No kissing. No handshakes. No hugs. Are we going to be using our elbows to greet each other in the future?
Maybe not yet here in Australia. But that – and far tighter restrictions – have become the norm for people living in areas where the coronavirus is spreading.
And it’s looking like we could be in for some forced changes to our way of life, too.
With the world on edge waiting to hear whether authorities are going to declare COVID-19 a global threat, the Australian government has confirmed it has activated its pandemic plan and is ready should the World Health Organisation make the call.
It would be one of the few times in history a pandemic has been declared. The most famous one was the Plague, also known as the Black Death, which killed one-third of the world’s population from 1347 to 1351.
Given our hygiene practices are far better than the times when rats swarmed the streets, it’s likely the actual threat won’t reach plague levels. But recent weeks have shown the virus spreads quickly – and can kill (more than 2700 people have already died).
Before hitting the panic button, know there are steps to take to avoid getting sick.
- Confused about what a ‘pandemic’ is? Read this before you go on
The ‘P’ word
Professor Ben Cowie, an infectious disease specialist at the Peter Doherty Institute for Infection and Immunity, said he recognised ‘pandemic’ was a “loaded and frightening word”, but urged people not to panic.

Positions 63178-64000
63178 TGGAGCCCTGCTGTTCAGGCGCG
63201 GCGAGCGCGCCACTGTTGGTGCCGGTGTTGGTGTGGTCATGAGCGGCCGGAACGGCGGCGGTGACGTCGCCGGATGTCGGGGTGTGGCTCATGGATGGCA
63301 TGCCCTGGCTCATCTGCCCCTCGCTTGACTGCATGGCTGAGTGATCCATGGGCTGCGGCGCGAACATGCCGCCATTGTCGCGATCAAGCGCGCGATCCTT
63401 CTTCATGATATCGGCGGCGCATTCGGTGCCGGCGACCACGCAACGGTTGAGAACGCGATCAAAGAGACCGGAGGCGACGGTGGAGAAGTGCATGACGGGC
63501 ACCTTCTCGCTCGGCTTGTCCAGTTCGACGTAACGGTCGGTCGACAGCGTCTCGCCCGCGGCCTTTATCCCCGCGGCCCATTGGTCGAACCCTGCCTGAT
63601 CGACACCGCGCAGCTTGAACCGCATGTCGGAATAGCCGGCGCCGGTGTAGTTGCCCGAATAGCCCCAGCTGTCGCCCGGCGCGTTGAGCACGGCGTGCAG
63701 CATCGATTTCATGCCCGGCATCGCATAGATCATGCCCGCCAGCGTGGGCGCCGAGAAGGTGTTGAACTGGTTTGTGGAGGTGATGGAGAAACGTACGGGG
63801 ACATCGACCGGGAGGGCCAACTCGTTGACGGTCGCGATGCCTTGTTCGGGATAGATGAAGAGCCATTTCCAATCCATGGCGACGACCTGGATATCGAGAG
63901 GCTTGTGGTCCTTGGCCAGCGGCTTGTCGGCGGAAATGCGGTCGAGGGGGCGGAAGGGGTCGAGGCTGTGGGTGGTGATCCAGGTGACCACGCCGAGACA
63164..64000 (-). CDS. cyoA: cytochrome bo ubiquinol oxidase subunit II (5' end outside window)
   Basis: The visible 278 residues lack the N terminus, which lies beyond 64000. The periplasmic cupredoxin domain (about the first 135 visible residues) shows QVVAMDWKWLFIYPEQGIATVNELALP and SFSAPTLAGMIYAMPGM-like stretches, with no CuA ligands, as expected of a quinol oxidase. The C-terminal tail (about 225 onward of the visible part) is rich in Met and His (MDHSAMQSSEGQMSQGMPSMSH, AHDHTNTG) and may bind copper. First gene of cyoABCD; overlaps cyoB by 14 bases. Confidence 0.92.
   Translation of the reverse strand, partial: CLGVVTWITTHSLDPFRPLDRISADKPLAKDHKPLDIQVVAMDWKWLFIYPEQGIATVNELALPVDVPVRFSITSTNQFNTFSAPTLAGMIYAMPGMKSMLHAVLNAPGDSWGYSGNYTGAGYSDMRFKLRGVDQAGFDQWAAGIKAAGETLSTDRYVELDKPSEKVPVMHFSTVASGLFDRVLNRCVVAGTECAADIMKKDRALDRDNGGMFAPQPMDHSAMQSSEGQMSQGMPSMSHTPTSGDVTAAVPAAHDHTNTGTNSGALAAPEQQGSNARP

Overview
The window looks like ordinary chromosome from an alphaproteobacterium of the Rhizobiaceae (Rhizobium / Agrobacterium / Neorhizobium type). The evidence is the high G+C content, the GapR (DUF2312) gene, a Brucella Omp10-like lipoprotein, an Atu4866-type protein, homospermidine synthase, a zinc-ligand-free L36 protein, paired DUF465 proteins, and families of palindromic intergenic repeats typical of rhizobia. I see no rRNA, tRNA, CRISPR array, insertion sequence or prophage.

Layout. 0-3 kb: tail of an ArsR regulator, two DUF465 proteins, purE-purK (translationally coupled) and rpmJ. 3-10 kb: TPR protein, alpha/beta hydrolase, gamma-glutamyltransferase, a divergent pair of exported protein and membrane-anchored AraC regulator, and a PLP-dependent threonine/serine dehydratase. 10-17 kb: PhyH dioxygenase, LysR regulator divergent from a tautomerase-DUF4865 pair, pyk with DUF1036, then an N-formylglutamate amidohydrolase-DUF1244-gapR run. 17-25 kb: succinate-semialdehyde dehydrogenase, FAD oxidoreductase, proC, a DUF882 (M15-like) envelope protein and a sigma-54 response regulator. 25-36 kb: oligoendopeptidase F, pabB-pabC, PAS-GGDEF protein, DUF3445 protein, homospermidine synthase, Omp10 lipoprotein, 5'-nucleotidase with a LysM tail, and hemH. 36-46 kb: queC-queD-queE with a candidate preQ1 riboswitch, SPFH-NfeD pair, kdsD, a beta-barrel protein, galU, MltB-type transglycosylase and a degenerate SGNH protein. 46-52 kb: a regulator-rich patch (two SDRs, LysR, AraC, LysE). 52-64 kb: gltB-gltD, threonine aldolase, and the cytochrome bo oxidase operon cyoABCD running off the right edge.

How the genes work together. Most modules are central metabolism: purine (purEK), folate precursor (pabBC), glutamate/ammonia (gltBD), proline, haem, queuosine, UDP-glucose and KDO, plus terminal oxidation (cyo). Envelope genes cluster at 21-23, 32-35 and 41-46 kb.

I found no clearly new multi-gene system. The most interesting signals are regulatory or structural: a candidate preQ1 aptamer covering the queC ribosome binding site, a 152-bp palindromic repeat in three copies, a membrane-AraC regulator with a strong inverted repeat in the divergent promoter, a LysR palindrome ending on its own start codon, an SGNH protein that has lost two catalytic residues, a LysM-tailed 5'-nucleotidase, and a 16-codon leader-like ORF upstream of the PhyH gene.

“People should not feel as if there is nothing they can do about it,” Professor Cowie said.
“Let’s take the necessary precautions now so if the coronavirus epidemic does turn into a pandemic then we can be ready.”
Australia’s chief medical officer Brendan Murphy said health authorities were one step ahead.
“Every part of the health system is now working on its plan so that we’re ready if things develop further in the future,” he told reporters on Tuesday.
If you need ongoing medications like the contraceptive pill, arrange extra supplies so you can stay away from busy pharmacies or GP clinics, Professor Cowie said.
Consider stocking up on items like pet food and flea treatments, and canned foods, University of Queensland virologist Professor Ian Mackay told the ABC.
However, he also stressed there was no need to hoard supplies – just buy a little bit extra when you shop and set it aside.
And most importantly, look after the elderly.